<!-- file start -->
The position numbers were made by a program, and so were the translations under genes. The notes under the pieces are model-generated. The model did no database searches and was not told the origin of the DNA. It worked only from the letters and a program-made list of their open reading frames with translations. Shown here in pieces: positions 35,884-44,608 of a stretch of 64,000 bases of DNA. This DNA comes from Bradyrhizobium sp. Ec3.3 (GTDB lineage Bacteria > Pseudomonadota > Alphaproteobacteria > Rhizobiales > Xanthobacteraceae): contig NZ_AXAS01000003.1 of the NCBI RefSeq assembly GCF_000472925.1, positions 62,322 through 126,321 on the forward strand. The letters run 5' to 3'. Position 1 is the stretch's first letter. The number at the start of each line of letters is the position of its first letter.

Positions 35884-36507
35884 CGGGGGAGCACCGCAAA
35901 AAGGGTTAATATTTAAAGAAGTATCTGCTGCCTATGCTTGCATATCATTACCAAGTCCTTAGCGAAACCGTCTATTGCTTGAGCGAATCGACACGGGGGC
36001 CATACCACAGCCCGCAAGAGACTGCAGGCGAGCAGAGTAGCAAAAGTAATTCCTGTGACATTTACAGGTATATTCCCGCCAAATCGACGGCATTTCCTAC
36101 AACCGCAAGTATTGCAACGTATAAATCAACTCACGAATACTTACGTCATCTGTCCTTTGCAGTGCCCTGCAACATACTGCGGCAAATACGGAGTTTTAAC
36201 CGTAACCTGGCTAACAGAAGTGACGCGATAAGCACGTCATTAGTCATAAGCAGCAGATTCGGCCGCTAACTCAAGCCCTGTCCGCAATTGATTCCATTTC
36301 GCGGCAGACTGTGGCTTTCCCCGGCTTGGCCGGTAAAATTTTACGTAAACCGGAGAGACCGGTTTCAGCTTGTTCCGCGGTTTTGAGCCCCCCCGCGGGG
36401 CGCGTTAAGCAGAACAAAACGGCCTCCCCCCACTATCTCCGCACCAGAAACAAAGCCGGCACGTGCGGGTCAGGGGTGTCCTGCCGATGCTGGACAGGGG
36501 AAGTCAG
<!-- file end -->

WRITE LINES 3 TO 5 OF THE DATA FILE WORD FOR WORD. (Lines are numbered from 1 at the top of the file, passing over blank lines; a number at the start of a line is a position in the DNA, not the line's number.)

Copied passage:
35884 CGGGGGAGCACCGCAAA
35901 AAGGGTTAATATTTAAAGAAGTATCTGCTGCCTATGCTTGCATATCATTACCAAGTCCTTAGCGAAACCGTCTATTGCTTGAGCGAATCGACACGGGGGC
36001 CATACCACAGCCCGCAAGAGACTGCAGGCGAGCAGAGTAGCAAAAGTAATTCCTGTGACATTTACAGGTATATTCCCGCCAAATCGACGGCATTTCCTAC